The massive hurricanes that rocked the U.S. and Caribbean in recent months brought with them a slew of difficulties. Real estate professionals can take a lesson from the fallout: If agents don't have disaster plans in place - regardless of whether they're going to face flooding, tornadoes, snow storms, earthquakes, or any other type of disaster - they could find themselves in difficult circumstances after such an incident. It's also important to talk to clients about these issues.
The reason it's so important for real estate agents to craft business continuity plans or processes is the way they earn their livings is dependent upon commissions - if they can't help buyers or sellers through the real estate sales process, they can't earn money. With this in mind, it's vital to understand the risks of operating without a BCP, as well as what goes into crafting an effective one.
The best defense
The Boy Scouts' motto is a good one for real estate agents to follow in any aspect of their business: Be prepared.
But when it comes to having a continuity plan in place in case of a major weather event, natural disaster or even a more common problem like flooding or a fire, this is doubly true, according to Inman. The fact is, many agents simply don't have these kinds of plans in place, so when disaster strikes, they end up in a lot of difficulty.
"Many of our agents have no idea what to do with their business now that the storm has passed," one Houston-based real estate agent told Inman in the wake of Hurricane Harvey. "We don't know how to advise our clients, and we're not sure where life is going to take us."
Putting a plan in place and examining it at least somewhat regularly even when major issues don't arise can help agents stay on top of their game in this regard, and that can help both them and their clients in short order.
What does a good BCP need?
When trying to put together a plan for how to keep a business going, the most important place for agents to start is ensuring they have accommodations for themselves, whether it's for a place to stay in their area (if possible) or out of which they can operate their businesses, according to The Balance. To that end, it's also vital to consider what they'll need to do their work, such as a computer, office equipment, and the like.
The sooner agents can get back to operating like they would on any other day, the better off they will be. That, in turn, requires agents to regularly test their recovery plans when things are going well, imagining scenarios in which they will have to get themselves and their businesses up and running quickly in the wake of a catastrophe.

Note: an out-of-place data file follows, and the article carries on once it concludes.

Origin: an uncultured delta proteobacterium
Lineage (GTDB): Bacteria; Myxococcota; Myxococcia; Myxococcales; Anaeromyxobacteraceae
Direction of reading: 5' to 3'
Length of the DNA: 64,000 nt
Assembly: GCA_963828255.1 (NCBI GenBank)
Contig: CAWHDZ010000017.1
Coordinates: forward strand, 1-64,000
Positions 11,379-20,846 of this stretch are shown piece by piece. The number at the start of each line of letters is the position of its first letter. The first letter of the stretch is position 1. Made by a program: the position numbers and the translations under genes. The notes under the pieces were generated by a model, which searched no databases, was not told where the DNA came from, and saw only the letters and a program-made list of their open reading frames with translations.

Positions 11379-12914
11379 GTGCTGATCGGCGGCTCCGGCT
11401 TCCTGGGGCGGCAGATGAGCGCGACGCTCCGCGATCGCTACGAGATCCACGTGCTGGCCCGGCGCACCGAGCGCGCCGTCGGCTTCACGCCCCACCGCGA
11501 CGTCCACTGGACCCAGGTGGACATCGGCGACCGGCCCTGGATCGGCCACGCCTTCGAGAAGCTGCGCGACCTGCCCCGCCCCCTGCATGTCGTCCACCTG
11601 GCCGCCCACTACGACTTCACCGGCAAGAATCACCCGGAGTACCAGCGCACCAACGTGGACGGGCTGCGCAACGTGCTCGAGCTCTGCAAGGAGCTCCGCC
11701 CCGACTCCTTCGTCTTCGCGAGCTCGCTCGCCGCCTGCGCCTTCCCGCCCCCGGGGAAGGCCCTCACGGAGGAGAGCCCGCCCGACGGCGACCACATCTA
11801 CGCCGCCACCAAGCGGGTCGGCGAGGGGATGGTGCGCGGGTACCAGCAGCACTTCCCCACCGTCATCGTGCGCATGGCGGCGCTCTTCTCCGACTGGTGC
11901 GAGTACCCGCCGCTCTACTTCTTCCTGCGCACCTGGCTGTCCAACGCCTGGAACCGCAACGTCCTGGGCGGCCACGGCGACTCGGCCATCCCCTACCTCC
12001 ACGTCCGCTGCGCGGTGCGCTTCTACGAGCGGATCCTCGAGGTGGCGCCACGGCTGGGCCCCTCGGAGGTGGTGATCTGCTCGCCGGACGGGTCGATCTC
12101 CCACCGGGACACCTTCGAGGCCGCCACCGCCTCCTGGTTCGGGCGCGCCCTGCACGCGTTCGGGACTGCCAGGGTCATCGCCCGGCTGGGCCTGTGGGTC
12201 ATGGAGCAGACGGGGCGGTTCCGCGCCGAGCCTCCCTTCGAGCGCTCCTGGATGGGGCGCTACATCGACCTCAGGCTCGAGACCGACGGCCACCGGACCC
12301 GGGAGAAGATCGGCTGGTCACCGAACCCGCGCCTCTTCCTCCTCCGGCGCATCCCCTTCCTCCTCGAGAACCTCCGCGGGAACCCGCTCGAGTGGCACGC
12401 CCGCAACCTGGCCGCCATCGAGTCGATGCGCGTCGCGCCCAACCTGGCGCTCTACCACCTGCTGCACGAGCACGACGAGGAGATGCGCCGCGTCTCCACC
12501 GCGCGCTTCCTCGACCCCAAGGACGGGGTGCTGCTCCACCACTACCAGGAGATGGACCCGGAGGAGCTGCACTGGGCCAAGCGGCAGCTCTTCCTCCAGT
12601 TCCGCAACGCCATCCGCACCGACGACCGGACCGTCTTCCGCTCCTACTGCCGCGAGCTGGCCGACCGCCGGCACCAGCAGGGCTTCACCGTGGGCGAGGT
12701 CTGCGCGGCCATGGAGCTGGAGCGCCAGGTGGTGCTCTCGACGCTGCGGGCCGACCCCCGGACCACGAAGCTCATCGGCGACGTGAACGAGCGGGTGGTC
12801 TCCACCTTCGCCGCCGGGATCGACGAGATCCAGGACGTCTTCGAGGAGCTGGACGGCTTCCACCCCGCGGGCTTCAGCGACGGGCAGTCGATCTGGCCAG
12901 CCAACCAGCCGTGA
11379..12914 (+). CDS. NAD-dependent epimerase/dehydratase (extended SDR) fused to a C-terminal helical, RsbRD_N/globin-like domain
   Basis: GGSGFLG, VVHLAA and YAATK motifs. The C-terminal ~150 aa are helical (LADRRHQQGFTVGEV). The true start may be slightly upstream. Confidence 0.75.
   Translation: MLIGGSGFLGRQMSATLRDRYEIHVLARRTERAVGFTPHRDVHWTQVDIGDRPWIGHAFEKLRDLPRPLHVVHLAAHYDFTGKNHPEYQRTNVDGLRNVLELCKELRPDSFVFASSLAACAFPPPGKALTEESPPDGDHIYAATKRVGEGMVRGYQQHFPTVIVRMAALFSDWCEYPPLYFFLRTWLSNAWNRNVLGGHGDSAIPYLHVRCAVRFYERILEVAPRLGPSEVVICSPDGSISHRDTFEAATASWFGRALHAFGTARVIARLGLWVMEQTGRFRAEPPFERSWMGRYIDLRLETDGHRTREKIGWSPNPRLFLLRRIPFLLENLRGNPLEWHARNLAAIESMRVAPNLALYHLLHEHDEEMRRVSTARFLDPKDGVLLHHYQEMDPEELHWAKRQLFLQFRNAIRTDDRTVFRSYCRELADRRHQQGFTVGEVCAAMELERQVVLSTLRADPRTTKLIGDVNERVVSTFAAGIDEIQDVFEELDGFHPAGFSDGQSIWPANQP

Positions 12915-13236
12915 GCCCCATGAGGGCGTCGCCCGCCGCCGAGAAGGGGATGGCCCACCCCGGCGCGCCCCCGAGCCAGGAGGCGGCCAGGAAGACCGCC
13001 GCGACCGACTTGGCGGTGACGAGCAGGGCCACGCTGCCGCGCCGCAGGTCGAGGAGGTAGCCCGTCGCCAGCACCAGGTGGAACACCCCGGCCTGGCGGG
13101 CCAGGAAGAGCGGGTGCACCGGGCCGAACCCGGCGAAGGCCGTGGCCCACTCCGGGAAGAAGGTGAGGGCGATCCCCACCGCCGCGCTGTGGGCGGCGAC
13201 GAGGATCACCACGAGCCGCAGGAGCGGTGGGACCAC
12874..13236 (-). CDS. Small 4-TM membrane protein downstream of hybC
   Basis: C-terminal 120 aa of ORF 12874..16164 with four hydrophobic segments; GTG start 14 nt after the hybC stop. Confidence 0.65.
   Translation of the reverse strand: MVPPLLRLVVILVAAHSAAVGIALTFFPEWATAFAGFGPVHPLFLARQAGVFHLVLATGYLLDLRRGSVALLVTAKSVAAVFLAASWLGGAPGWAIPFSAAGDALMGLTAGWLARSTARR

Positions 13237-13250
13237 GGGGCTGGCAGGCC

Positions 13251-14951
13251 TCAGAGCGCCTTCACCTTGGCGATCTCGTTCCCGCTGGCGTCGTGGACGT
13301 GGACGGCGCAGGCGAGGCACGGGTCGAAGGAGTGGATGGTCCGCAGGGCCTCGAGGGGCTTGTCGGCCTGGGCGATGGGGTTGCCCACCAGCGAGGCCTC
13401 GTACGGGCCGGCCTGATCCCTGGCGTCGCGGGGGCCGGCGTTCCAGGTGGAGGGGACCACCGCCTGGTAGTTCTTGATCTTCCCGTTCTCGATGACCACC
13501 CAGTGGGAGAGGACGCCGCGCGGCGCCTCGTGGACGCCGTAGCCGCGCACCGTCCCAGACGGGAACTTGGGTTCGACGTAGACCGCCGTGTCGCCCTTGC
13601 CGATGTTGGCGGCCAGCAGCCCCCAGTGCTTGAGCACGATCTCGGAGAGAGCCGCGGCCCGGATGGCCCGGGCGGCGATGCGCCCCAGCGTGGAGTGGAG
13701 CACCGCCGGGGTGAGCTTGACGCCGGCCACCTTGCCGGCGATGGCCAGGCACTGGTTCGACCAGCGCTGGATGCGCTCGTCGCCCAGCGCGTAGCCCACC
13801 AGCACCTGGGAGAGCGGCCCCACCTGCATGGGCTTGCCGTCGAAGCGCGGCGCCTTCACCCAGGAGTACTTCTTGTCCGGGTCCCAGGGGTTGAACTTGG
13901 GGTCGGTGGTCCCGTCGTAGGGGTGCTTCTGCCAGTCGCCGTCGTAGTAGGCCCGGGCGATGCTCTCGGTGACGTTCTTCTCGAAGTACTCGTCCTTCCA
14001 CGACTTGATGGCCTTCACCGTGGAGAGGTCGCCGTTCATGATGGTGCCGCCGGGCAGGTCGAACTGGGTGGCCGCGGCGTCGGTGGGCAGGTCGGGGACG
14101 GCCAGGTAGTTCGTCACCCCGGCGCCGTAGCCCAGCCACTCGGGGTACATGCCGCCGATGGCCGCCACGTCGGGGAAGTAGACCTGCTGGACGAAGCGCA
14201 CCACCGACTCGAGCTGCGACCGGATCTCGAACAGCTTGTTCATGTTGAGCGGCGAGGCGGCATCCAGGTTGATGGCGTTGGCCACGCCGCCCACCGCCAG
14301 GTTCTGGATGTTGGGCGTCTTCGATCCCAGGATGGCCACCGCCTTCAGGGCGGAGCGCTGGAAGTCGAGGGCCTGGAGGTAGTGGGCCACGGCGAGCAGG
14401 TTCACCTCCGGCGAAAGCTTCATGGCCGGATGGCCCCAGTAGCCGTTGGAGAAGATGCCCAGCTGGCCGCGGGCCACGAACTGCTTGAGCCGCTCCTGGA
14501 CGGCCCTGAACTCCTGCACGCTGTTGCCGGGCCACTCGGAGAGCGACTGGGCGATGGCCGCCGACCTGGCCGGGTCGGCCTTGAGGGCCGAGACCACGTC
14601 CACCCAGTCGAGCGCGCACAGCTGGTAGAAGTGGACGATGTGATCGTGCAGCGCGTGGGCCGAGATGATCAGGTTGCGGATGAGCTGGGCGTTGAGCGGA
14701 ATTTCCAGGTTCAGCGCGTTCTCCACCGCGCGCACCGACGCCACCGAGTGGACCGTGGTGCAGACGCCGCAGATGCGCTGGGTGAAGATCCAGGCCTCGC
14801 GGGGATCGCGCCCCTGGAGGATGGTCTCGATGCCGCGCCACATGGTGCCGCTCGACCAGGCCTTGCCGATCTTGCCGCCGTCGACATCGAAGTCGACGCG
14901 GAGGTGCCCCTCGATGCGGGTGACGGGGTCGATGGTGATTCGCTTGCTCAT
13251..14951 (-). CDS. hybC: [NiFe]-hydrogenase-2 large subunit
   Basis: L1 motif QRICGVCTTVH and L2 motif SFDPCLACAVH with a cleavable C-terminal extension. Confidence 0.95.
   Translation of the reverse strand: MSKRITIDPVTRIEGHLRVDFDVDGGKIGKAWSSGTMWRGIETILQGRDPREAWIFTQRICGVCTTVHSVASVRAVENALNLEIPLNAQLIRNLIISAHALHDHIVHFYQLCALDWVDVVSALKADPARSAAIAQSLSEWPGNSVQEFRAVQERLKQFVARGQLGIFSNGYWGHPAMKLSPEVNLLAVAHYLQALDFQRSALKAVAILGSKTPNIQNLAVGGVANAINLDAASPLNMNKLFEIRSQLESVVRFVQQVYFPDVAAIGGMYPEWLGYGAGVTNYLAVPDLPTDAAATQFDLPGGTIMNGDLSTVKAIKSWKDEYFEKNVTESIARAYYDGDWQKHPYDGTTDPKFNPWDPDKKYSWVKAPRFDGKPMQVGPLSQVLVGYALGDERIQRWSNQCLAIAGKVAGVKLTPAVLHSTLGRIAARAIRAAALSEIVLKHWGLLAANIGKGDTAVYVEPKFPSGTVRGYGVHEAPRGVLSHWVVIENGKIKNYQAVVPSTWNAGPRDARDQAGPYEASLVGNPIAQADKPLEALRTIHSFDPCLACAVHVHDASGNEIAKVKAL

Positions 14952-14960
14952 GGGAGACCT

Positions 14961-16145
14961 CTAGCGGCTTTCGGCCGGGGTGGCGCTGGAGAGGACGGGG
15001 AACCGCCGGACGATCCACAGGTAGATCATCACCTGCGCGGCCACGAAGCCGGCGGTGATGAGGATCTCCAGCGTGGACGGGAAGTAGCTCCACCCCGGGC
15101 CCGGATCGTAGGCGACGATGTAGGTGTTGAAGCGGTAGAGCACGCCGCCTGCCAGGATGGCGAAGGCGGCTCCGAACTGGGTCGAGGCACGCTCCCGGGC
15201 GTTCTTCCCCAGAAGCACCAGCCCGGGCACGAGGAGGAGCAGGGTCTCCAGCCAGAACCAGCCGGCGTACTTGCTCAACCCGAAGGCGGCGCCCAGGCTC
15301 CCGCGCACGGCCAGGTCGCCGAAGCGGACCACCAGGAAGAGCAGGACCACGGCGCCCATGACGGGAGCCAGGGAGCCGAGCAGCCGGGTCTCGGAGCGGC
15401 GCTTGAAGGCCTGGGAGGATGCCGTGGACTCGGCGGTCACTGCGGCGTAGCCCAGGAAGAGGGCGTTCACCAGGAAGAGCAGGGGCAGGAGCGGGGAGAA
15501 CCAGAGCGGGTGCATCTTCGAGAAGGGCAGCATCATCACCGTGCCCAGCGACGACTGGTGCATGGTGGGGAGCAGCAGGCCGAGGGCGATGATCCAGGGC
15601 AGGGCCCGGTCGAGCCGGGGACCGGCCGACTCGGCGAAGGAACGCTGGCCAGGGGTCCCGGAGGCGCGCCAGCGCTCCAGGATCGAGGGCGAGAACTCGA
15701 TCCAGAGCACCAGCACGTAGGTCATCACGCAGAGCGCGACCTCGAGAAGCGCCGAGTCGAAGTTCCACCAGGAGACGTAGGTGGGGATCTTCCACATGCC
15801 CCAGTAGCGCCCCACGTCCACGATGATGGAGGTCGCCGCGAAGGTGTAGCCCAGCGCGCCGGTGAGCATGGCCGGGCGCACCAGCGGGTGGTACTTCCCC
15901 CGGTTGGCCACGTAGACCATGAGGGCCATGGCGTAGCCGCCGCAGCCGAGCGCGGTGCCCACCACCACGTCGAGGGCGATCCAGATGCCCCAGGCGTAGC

However, because real estate agents are in the people business as much as they are when it comes to helping clients buy and sell homes, also having a plan for communications with those clients is vital.
Talking to clients
One of the biggest issues in the wake of a weather event or natural disaster is that people can have their lives turned upside down literally overnight, and agents have to be extremely sensitive to that, according to Inman. It's not just that plans to buy or sell can be derailed by such an event, but that people could lose their homes - or worse - and agents need to be able to communicate with them carefully.
Building plans for how to talk to people into a broader BCP is a good idea, of course, but so too is ensuring there's a plan in place to help clients if disaster befalls them. Agents should be focused on maintaining strong relationships at times like this, because that's what their clients need, whether it's someone to lend a hand with some basic repairs, deliver a home-cooked meal, or simply talk them through the concerns they may have about the buying or selling process.
Some agents may also need to help would-be sellers whose homes were damaged in these cases assess that damage for insurance purposes. While this isn't directly related to the sales process, it can certainly be a major issue for homeowners.
In short, the more agents can do to lend a hand in these scenarios, the stronger their relationships with their clients are likely to be.
Educating selling clients
Along similar lines, it's also important for agents to make sure their selling clients know how to prepare their homes for disasters, especially if storms or other events might be foreseeable, according to Real Estate in Savannah. For instance, if people are looking to sell during hurricane or tornado season, or when there's a higher chance of flooding or snow storms, agents can talk to clients about what they should do to get themselves and their properties ready for a just-in-case situation.
That could include having their own disaster plans in place for what they will need to do with their properties to make sure their homes remain safe during a storm, learning more about their potential insurance needs, doing a home inventory so they know what they may need to claim in the event of damage, and so on. They might also be wise to make sure they have emergency kits on hand, which include things like non-perishable food and water, flashlights, safety equipment, first-aid supplies, and so on. Simply put, it's better to err on the side of caution when risk is heightened.
Generally speaking, if agents can do more to prepare themselves and their clients for any circumstances, all involved are likely to be much better off when issues do arise. Whether it's recent hurricanes, the wildfires in California, or any other unfortunate circumstance, it's important to think of the human cost of these issues, and agents may need to do more to ensure they're properly protecting both their livelihoods and the interests of their clients on an ongoing basis.
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